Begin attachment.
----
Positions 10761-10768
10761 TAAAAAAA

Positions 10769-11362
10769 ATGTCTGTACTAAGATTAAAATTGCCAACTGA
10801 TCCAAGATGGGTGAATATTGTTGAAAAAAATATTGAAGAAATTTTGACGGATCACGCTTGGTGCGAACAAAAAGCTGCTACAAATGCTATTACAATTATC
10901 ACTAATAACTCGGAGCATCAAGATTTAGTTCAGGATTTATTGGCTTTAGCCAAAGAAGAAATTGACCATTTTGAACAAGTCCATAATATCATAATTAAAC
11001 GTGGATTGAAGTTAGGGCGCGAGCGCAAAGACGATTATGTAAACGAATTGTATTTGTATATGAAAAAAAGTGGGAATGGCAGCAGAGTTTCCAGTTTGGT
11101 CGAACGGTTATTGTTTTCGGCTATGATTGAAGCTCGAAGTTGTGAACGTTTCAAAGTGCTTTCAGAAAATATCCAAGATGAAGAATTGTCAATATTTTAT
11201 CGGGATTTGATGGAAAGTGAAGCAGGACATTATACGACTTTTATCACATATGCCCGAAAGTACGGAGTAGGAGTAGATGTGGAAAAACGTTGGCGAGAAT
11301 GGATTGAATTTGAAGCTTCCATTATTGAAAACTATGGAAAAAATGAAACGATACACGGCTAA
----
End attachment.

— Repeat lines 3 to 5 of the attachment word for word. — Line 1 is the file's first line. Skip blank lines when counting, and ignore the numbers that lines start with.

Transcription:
Positions 10769-11362
10769 ATGTCTGTACTAAGATTAAAATTGCCAACTGA
10801 TCCAAGATGGGTGAATATTGTTGAAAAAAATATTGAAGAAATTTTGACGGATCACGCTTGGTGCGAACAAAAAGCTGCTACAAATGCTATTACAATTATC